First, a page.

With more capacity to tackle bigger projects, the youth programs staff and Executive Director Emily Gage were eager to take our youth programs to the next level. The central question was “What comes after Earn-a-Bike?”
And that’s where Alex Suchman, founder of AIS Collaborations, came in. Emily found out about AIS at the Chamber’s Community Action Committee meeting. “The Chamber is really intentional about bringing together local businesses and nonprofits to support one another,” Emily said, “I heard Alex talking about her work at the other end of the table and thought, ‘Hey! You can help us!’”
With Alex’s background working in public policy and with local nonprofits, she had a unique perspective on how to maximize the impact of our work. “I’ve always been attracted to the nonprofit sphere because of the creative, service-driven approach to making a difference,” Alex said.
When Alex came to Phoenix Bikes for her first meeting with Raymond, Emily, and Natalie, she wanted to grasp everyone’s visions for the upcoming year. “You can only get so far when ideas are just in people’s heads,” she said. “You need to get everyone on the same page and to understand goals in the same language.” She moderated a brainstorming session to coax out the thoughts everyone had about growth opportunities for the future.
After a couple hours, the team was encouraged to discover that they shared a common vision about the way forward. Alex was an expert facilitator, drawing those ideas out, getting them on paper, and helping to translate them into a plan of action. During that process of question asking and answering, the Pathways project was born.
When youth finish Earn-A-Bike, they now have several clearly defined “pathways” to follow for deeper learning: building professional-level skills in Advanced Mechanics, joining our junior racing team to improve their cycling skills and teamwork, and investing in our local community through specific leadership and service opportunities. Each of these programs now has a defined checklist of activities that makes it clear how students can build skills and progress to the next level. We’re thrilled to have clearer objectives of success--for us and for our students--and we owe it to Alex for helping us get here.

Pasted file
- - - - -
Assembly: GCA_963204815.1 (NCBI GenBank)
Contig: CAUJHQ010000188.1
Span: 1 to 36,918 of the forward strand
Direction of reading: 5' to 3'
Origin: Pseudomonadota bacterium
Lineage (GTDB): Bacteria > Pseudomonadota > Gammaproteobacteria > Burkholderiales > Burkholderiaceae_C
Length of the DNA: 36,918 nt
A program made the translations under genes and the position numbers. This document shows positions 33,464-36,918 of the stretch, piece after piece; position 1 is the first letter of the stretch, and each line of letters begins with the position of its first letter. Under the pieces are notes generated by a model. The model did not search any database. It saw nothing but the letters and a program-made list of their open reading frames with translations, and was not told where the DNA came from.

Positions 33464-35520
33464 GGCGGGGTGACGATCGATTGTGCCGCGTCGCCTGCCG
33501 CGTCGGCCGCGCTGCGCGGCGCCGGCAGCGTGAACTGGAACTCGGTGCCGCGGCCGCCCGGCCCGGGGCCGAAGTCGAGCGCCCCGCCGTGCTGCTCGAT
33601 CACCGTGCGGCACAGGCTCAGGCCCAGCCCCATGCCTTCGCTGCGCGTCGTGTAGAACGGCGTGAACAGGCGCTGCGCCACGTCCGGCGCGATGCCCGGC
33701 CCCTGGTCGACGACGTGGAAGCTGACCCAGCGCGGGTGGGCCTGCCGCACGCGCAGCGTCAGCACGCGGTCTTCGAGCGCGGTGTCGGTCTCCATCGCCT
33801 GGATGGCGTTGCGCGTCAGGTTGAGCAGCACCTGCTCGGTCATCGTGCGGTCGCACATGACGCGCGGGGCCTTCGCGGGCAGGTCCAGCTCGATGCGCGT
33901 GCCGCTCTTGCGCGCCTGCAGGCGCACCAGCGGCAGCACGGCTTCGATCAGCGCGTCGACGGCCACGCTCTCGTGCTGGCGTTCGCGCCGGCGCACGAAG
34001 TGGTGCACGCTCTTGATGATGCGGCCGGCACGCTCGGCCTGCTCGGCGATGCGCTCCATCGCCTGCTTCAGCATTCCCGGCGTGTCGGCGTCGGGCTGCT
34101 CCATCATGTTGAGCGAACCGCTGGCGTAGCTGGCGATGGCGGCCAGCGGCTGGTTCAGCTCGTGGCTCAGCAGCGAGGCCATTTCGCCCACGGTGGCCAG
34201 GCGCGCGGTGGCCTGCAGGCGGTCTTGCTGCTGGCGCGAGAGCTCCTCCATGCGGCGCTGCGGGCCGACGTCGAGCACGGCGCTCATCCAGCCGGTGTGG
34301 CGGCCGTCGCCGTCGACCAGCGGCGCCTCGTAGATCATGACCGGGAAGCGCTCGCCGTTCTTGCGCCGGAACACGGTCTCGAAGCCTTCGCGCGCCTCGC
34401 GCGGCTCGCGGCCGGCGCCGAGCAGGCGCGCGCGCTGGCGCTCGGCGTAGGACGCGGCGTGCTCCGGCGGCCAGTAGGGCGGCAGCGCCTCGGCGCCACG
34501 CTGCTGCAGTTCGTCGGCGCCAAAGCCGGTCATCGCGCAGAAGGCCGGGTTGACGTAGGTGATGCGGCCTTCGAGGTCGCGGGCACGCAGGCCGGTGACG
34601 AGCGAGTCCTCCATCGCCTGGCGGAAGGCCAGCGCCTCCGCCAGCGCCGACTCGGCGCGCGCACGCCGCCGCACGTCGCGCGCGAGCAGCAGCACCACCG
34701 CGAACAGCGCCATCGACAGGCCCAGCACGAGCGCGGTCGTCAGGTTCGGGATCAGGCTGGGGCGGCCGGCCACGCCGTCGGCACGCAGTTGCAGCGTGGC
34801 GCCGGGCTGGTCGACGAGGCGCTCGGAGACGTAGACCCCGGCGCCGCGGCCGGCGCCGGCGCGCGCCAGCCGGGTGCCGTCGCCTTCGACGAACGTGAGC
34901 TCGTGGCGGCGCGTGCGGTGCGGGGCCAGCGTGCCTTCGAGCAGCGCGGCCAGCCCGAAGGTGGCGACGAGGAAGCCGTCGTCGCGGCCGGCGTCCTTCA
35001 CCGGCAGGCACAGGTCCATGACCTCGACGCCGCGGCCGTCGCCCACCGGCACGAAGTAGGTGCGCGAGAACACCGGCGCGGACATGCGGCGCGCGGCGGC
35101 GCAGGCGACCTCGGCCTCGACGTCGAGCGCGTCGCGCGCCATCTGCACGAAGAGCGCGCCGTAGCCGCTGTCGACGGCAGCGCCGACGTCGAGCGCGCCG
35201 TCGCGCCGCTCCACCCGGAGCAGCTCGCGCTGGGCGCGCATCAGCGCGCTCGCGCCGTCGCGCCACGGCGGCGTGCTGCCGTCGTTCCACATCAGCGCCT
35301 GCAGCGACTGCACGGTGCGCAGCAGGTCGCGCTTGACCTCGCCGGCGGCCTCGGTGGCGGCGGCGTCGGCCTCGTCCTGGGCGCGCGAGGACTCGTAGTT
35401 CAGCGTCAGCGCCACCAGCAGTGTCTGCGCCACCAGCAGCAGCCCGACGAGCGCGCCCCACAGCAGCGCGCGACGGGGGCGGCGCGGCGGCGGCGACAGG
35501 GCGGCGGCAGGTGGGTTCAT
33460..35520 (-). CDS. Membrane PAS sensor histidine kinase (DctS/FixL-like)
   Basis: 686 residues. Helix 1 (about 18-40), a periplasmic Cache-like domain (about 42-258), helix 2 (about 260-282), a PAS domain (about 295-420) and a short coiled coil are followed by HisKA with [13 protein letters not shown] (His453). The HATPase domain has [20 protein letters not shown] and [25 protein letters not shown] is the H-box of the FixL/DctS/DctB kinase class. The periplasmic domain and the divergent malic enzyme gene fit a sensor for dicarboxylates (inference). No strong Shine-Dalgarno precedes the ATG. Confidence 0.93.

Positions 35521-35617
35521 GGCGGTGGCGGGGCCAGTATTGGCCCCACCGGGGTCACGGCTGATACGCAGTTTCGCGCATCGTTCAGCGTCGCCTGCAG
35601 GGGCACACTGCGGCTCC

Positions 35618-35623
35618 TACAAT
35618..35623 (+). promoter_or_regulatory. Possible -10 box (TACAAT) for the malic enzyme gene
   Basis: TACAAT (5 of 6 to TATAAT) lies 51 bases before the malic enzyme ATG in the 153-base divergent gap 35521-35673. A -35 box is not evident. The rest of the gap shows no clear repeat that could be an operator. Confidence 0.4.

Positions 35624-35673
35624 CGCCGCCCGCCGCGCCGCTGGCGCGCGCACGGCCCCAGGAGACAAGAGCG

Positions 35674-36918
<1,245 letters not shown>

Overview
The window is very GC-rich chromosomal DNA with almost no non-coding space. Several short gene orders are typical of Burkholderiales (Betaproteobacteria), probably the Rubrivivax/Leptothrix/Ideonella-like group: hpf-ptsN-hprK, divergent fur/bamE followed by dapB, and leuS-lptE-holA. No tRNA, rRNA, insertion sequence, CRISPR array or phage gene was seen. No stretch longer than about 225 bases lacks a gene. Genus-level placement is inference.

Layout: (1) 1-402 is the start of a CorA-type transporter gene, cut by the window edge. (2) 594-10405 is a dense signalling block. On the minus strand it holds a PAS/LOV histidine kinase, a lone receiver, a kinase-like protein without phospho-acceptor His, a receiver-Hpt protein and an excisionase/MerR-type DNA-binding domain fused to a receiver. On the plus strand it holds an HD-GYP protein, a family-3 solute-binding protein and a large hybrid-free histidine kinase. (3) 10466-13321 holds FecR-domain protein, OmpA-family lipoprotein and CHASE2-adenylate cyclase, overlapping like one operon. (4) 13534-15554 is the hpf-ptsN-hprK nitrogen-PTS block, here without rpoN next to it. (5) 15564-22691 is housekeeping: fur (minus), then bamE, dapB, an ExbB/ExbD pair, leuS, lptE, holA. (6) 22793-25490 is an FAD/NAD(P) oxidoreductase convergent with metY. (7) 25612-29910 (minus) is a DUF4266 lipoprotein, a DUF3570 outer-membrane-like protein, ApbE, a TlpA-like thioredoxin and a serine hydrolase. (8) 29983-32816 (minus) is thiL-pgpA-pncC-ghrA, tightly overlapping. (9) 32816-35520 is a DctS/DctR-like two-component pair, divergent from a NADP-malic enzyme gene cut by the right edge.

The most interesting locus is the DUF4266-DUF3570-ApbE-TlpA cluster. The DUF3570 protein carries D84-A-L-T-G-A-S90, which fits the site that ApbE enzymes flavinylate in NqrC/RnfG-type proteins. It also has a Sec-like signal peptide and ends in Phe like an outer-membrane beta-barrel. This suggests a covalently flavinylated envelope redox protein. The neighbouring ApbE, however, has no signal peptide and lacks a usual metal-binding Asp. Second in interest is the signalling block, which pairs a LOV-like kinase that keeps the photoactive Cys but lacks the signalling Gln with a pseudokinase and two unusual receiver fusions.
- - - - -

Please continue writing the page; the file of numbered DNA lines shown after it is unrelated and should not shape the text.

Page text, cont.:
“We met 3-4 times and it’s made a huge impact,” said Alex. “It’s so great to see the work in action. Whether it’s sports, bikes, or art it’s so important for young people to have a place in the world where they can learn, thrive, and be recognized. For some kids it’s going to be bikes that help them change the world.”
Now that we’re working behind the scenes due to COVID-19, the approach to work that we learned with Alex is more important than ever for keeping our momentum going. We’re developing new ways to keep youth engaged during social distancing, from staying in touch on social media to organizing virtual rides and workshops, and we’re using the skills we learned with Alex to prioritize and keep projects on track.
We are so grateful to have had AIS Collaborations expertise as a catalyst for putting ideas into action at Phoenix Bikes. Through May 15, Alex is offering free assistance to small organizations to solve problems relating to the COVID-19 outbreak. Get in touch with Alex here.